A contemporary history of higher education in the United States is being written on the Internet. Academic bloggers interrupt and circumvent the influence of professional associations over debates about unemployment, contingent labor, publishing, tenure review, and other aspects of creating and maintaining a scholarly career. On the Internet, limited status and prestige, as well as one's invisibility as a colleague, are no barrier to acquiring an audience within the profession or creating a contemporary archive of academic labor struggles. At a moment of financial and political crisis for universities, these virtual historians have increasingly turned their critical faculties to scrutinizing, critiquing, and documenting the neoliberal university. Although blogging has not displaced established sources of intellectual prestige, virtual historians are engaged in the project of constructing their own scholarly identities and expanding what counts as intellectual and political labor for scholars excluded from the world of full-time employment.
Blogs and the Recent History of Dispossessed Academic Labor
Claire Bond Potter
Cass Sunstein details intrinsic flaws in group discussion, even in ideal deliberation, and draws attention to prediction markets and information-aggregation devices on the internet as supplements to discussion. I respond that the supposed flaws do not affect ideal deliberation, and that the evaluation of group discussion is too pessimistic: there are alternative hypotheses to account for his findings, and there are doubts about their external validity. Also, I contend that his evaluation of prediction markets and internet devices is too optimistic. The markets have failed miserably, and the internet is vulnerable to astroturfing by the powerful and wealthy.
A Marxian Analysis
Richard D. Wolff
The U.S. economy’s high-tech sector (internet, computers, telecommunications, etc.) burst its classic speculative bubble in 2000. The Nasdaq stock market lost 40 per cent of its value during the year and lost another 20 per cent in the first quarter of 2001. The Nasdaq dragged down most other stock market indicators in the U.S. Trillions of dollars in U.S. wealth vanished. The wealthiest citizens turned away from the stock market as rapid losses replaced the absurdly high gains of 1999. Other U.S. citizens watched in horror as their recent expansions of securities holdings rapidly shrank in value (also confronting many with vanished savings and reduced retirement benefits since their pensions were invested in ‘history’s greatest boom’). See Appendix 5 for the details on U.S. stock ownership patterns. Industries began to scale back their investment programs as rapid growth shifted to slow growth and recession loomed. The majority of workers slowed their spending and their accumulation of debt because of falling stock prices and because they fear a recession’s impact on wages, benefits, and job security. All these negative developments are continuing into 2001.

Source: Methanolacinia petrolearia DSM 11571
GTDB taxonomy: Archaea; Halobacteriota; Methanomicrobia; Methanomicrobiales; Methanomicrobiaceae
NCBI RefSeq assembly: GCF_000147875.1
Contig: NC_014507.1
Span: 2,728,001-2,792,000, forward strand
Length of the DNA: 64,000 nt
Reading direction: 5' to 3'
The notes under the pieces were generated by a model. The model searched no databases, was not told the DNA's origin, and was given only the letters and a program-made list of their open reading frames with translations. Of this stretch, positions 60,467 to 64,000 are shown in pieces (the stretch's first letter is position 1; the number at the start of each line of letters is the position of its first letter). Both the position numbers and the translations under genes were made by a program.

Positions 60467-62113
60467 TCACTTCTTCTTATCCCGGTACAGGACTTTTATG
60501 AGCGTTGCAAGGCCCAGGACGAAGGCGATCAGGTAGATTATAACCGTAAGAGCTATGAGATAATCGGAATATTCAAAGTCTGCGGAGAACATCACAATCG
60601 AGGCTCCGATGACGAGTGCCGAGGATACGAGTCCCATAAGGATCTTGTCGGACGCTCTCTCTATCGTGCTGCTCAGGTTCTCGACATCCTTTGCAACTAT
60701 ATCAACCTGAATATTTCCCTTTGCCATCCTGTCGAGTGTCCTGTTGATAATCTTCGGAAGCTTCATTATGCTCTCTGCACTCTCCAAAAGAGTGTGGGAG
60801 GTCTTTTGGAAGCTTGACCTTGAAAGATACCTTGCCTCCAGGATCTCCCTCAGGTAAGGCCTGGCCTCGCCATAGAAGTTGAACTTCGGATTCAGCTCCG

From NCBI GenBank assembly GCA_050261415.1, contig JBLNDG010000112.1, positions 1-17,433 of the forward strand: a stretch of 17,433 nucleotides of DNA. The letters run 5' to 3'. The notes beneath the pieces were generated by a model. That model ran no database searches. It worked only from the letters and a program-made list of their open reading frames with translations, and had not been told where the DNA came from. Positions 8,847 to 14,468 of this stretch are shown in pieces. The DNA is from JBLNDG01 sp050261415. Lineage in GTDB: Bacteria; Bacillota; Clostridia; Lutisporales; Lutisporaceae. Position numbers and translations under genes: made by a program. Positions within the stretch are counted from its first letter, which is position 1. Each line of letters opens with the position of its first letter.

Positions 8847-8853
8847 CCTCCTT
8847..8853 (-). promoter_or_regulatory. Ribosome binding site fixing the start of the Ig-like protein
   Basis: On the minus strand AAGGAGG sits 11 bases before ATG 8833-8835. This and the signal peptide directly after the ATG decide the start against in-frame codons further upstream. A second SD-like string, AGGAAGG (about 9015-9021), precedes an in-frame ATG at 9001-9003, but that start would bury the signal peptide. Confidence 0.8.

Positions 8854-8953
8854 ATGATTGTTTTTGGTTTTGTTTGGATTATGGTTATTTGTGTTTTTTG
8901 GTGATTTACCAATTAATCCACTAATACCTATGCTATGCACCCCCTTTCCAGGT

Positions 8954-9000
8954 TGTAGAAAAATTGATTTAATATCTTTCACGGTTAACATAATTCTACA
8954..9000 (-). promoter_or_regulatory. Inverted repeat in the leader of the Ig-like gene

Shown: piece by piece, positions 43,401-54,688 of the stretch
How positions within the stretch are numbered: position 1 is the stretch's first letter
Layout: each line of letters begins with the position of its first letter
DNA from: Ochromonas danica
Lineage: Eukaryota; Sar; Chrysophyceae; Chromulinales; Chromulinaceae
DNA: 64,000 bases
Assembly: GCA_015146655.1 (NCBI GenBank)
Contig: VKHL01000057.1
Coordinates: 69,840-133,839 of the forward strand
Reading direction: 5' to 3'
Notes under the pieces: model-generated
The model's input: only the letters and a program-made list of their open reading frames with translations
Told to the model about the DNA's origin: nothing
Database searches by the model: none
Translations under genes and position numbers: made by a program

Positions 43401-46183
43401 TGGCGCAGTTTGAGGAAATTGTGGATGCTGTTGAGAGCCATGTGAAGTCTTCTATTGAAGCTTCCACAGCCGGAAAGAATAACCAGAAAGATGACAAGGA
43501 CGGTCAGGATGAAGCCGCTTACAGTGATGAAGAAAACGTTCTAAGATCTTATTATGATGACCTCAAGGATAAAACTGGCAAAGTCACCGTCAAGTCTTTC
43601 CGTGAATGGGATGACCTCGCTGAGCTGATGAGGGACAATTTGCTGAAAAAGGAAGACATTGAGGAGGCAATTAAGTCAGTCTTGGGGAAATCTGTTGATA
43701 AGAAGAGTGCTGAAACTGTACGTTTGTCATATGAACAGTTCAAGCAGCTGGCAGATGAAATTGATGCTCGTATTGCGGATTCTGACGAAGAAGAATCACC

Daniel Lord Smail
Middle Ages to our times . Aslockton, Notts, U.K.: Avon & Arno.” 12 You can do the next bit on your own: go to the Internet and try to authenticate the book’s existence. In fairness, you may find a related title by Mr. Held and in this you can find a
Complicating the Medieval Leper through Gender and Social Status
Christina Welch and Rohan Brown
references to lepers in Troilus and Cressida, Tristan and Isolde, and Chaucer’s Summoner, but visual depictions of lepers in manuscripts and bibles also tended to be male, as an internet image search using the term “medieval leper” can demonstrate. 40 Males
’s wartime cartoons are available on the Internet Archive (archive.org). 32 Arsène Alexandre used the word “bruised” or “murdered” ( meurtrie, meurtrier, meurtre ) at least twenty times to describe the fate of inanimate objects in Les Monuments français
situation, see for example Deutsche Bank research: https://www.dbresearch.com/PROD/DBR_INTERNET_EN-PROD/PROD0000000000276448/Bank+profitability+after+the+crisis.PDF ; on the U.S. see FDIC statistics: https://www.fdic.gov/bank/statistical/ 2 For discussion
The Legacy of the 1917 Espionage Act in the United States
the rights of a few to protect the public and national security. 63 Congressmen invoked this interpretation of the Espionage Act when they discussed the leaking of sensitive information through the Internet during hearings in 2010 related to Bradley
Updated for Big Data and Predictive Analytics
unbounded purchasing environment. Stores are everywhere (as long as you have your phone and are internet connected), and you are constantly in the checkout line (two clicks buys any product appearing on the screen). The coercive potential is unlimited: you
Textbooks during French Colonization and the Modern Literature of Global Tourism
rely on processes of identity reification and make use of the written material resources at hand on a large scale, thanks to the school system, tourism, and the Internet. One could argue that they are not bonded by historicity and that they are not